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Battery Life–The Hidden Cost of Keeping a Laptop

I’ve had my Dell E6500 for about 3-1/2 years now. I’ve recently upgraded the original (back when a SSD was a new thing) 64G drive to a 128G SSD, but otherwise spent no money on it. Good machine. Over the last couple months battery life has seemed to drop off, a 100% charge seems like it’s good for an hour at most. Can’t complain, that battery has seen plenty of charge cycles.

Or at least I wouldn’t complain if replacing it was a little less pricy. List price at Dell is about $140. Maybe it just seems expensive? $50 a year, maybe I shouldn’t complain. Still, seemed worth a quick search to see what non-Dell prices would be. Lots of hits, but reading the reviews on Amazon there are a lot – LOT – of cases where the battery failed after a week, or failed on install. It seems Dell only wants Dell batteries to work.

Can’t say I like that. With SSD’s, hard drives, memory, it’s a free market, I can buy wherever and have a reasonable chance it will work. With batteries,not so much. I found one on Amazon for $80 that looked like an original battery,no bad comments so far. Worth $60 to take the chance of having to return it? Yes, if for no other reason than being stubborn! It arrived today and so far works fine. Looks like the old one, no glitches – and really, why should there be? We’ll see.

Back to the cost. My view is that it is expensive. I’ll probably buy a new machine this year, Mac Air or an Ultrabook, and figure that it will be around $1000. Hard not to think about just applying that $140 (and maybe the $200 I spent on the SSD) towards the new one. The SSD I can move around and reuse. The battery? Nope!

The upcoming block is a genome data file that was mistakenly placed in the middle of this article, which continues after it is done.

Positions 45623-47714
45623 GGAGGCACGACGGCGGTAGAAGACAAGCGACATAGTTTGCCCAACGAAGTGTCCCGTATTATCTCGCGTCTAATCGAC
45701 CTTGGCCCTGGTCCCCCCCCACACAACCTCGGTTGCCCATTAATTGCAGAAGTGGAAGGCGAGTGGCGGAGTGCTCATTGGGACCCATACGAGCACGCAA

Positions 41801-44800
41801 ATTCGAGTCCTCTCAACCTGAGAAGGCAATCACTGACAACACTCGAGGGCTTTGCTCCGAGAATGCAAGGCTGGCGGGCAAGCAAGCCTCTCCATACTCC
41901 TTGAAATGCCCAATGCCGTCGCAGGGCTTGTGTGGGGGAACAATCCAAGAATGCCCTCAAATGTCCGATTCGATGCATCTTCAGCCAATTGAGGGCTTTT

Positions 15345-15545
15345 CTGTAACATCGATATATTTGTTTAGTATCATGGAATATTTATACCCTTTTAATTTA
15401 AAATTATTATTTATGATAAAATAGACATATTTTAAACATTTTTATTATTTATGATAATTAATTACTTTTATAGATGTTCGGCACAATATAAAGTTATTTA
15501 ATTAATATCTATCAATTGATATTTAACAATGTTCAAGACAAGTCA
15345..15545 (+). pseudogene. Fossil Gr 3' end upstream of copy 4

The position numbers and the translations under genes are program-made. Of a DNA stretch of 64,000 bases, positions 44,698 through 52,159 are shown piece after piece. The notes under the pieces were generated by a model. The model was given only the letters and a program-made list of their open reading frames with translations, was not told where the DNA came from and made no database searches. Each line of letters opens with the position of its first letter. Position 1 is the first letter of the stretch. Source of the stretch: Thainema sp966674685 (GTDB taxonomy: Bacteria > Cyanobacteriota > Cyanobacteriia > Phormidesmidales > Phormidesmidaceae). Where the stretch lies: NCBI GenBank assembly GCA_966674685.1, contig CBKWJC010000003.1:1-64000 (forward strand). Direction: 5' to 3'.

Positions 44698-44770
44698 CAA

I haven’t dug deeply, but I suspect it isn’t just Dell. All those devices with the non-removable batteries, you pay a premium there too. Probably other laptop manufacturers are similar. Do the batteries really need to be that custom? Why isn’t there a common battery standard like we have for flashlights and kids toys? Much like phone vendors profited from custom chargers, this too seems like a profit center.


I'm Andy Warren, currently a SQL Server trainer with End to End Training. Over the past few years I've been a developer, DBA, and IT Director. I was one of the original founders of SQLServerCentral.com and helped grow that community from zero to about 300k members before deciding to move on to other ventures.


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